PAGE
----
• Too often, Louisiana water and land have been treated with neglect by those who have taken our natural resources.


    ... should be the modus operandi for Louisiana’s future..

  • “There was no law against it at the time”

    is not an excuse for leaving these pits and dumps to pollute water and land..

  • Known lingering waste sites, pits and hazardous waste dumps in South Louisiana.

    * North Louisiana has not been mapped to date.

  • Those who explore and exploit our natural resources must restore, not ignore the damages caused by their activities.

Welcome to Citizens for Clean Water and Land-PAC


We are the Citizens for Clean Water and Land-PAC. We appreciate you taking the time to visit our website and learn about our fight, your fight, and the fight of every citizen of Louisiana.

For decades, the people and the natural resources of our state have been used to fuel and move the United States of America. From natural gas to crude oil, Louisiana has been a leader in heating America’s homes, fueling America’s cars, and energizing American industry.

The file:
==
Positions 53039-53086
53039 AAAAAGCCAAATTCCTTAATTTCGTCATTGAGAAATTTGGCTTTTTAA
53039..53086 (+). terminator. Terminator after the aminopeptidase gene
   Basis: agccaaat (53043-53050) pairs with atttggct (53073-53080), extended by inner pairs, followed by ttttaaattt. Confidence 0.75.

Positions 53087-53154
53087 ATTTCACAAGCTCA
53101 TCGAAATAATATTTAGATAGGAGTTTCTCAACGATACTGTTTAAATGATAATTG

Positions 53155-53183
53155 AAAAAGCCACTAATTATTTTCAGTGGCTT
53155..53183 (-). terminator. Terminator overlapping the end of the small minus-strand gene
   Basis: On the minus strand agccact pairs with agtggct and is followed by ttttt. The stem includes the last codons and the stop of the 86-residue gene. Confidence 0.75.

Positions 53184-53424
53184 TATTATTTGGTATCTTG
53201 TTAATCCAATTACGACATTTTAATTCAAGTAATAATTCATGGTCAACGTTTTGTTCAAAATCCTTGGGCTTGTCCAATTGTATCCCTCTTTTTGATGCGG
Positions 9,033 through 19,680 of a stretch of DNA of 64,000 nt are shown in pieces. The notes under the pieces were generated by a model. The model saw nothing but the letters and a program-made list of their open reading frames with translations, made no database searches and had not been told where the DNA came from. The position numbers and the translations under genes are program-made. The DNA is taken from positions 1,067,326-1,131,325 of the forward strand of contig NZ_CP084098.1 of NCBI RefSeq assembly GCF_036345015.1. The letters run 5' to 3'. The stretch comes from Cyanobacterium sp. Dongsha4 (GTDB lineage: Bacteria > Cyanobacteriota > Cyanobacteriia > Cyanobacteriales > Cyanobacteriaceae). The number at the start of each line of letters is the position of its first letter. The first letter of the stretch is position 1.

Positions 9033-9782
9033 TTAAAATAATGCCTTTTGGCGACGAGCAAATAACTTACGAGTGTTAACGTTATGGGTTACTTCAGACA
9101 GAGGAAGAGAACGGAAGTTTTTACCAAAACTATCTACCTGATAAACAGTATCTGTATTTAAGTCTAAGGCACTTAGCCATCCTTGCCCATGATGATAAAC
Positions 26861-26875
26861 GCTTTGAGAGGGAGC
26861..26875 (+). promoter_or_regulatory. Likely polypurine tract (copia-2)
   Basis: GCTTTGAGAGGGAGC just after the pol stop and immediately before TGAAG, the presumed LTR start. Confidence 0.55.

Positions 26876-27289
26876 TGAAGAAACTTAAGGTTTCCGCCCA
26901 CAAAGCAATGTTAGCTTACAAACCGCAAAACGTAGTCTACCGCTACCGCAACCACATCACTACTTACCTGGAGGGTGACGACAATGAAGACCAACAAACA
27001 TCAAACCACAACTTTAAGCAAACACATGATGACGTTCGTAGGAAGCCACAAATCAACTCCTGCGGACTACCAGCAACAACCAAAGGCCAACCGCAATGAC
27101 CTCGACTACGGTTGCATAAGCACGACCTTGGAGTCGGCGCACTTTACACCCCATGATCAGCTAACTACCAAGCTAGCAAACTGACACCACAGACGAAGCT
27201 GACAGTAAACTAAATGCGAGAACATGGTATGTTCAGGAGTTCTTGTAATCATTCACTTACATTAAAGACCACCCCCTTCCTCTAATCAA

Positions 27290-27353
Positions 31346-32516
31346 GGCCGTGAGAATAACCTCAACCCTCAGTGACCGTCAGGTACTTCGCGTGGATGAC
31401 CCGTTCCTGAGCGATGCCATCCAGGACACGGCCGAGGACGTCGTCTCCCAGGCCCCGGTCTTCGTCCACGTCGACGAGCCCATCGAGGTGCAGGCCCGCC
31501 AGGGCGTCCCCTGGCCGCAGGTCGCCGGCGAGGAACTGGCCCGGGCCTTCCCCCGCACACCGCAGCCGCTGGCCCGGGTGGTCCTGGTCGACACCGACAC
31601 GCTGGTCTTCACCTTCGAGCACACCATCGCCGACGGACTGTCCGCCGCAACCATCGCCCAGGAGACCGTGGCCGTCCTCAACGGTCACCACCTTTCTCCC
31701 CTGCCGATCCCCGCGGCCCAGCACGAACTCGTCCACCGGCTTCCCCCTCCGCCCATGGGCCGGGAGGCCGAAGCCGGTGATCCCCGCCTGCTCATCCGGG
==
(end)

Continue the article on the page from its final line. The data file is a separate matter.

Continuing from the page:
We have done so proudly and generously. Utilizing our natural resources has been good for the Louisiana economy, and it has been great for America.

Yet, there has been a cost. Louisiana’s abundance of clean water and beautiful land-from the hills of North Louisiana to the marshes of the south-have not been treated with respect. Too often, Louisiana’s water and land have been scarred by those who have extracted our natural resources. And rather than seeing our water and land restored, we see the damages ignored.

Louisiana’s future demands a balanced approach between the environment and the economy…between jobs and clean water…and between good business and good land.

Our plan is simple: Let our economy move forward in tandem with the restoration of the environment by having those that explore and exploit Louisiana’s natural resources restore the damages caused by their activities.

We hope you agree and we hope you will join us in our fight for clean water and land.

John Carmouche